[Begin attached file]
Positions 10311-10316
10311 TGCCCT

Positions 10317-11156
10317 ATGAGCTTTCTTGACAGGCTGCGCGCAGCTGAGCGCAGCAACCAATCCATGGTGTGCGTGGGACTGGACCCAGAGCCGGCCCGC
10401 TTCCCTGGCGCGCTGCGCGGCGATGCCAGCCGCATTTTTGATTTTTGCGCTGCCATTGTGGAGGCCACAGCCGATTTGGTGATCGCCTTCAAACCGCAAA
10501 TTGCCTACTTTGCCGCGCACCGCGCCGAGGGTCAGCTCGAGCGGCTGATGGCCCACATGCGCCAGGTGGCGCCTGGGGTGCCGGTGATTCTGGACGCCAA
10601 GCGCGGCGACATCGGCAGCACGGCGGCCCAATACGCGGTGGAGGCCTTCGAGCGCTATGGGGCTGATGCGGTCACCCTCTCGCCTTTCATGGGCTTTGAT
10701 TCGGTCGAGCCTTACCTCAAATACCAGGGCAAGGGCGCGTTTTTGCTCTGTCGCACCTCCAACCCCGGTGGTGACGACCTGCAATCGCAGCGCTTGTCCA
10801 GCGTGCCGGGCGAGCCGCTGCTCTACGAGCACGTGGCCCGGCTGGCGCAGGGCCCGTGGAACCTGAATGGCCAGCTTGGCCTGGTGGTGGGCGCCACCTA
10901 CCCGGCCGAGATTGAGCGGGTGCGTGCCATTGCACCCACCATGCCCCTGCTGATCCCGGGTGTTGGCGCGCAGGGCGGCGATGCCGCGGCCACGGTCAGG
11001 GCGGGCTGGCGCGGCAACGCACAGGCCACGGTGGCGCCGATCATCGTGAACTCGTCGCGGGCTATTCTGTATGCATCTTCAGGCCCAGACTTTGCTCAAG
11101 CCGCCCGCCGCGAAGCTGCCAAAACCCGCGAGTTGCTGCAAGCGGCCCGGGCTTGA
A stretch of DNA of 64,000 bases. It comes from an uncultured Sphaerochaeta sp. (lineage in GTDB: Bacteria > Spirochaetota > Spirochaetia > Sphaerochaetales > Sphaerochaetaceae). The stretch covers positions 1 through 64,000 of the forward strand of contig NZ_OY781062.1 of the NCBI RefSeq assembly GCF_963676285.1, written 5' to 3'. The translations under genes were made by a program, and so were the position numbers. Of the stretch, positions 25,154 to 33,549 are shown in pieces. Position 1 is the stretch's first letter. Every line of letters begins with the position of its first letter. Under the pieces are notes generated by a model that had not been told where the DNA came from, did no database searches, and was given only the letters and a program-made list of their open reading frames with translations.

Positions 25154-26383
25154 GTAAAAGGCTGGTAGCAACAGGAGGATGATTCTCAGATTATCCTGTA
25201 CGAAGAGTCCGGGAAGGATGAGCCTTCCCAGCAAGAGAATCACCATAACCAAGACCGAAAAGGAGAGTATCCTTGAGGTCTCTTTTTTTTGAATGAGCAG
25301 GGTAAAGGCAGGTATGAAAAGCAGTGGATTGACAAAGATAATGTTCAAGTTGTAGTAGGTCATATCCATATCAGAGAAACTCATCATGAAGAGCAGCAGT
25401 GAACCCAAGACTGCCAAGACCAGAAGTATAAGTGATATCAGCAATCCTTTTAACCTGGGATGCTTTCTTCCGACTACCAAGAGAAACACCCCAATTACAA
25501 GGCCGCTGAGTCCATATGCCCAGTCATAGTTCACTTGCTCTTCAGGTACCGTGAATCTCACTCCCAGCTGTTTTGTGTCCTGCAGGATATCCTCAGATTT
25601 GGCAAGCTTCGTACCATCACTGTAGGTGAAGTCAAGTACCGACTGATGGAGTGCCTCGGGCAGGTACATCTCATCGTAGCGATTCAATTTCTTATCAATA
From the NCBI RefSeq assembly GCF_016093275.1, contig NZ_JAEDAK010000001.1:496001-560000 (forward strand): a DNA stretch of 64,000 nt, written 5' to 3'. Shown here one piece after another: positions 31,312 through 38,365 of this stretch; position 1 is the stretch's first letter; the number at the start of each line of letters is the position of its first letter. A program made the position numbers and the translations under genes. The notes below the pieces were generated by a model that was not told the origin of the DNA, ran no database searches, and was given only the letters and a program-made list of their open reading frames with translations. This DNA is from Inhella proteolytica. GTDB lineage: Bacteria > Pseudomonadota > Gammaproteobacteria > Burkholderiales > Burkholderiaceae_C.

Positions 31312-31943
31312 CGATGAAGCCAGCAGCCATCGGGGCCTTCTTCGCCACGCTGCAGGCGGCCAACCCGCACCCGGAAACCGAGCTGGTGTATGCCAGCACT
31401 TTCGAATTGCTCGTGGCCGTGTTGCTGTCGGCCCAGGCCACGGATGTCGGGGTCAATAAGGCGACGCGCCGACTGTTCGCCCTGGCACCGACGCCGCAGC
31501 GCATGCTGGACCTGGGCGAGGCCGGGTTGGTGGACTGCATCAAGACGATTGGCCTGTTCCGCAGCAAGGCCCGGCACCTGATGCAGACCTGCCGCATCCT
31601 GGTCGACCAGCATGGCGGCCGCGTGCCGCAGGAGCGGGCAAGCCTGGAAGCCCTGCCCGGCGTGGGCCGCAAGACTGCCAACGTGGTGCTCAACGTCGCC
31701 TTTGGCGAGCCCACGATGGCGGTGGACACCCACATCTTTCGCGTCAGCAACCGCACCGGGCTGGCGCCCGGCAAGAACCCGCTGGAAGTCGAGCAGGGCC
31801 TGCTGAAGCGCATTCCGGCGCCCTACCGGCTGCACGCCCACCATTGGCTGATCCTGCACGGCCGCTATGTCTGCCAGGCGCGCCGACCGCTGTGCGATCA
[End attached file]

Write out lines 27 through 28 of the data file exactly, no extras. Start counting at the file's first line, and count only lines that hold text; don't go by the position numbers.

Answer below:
31701 TTTGGCGAGCCCACGATGGCGGTGGACACCCACATCTTTCGCGTCAGCAACCGCACCGGGCTGGCGCCCGGCAAGAACCCGCTGGAAGTCGAGCAGGGCC
31801 TGCTGAAGCGCATTCCGGCGCCCTACCGGCTGCACGCCCACCATTGGCTGATCCTGCACGGCCGCTATGTCTGCCAGGCGCGCCGACCGCTGTGCGATCA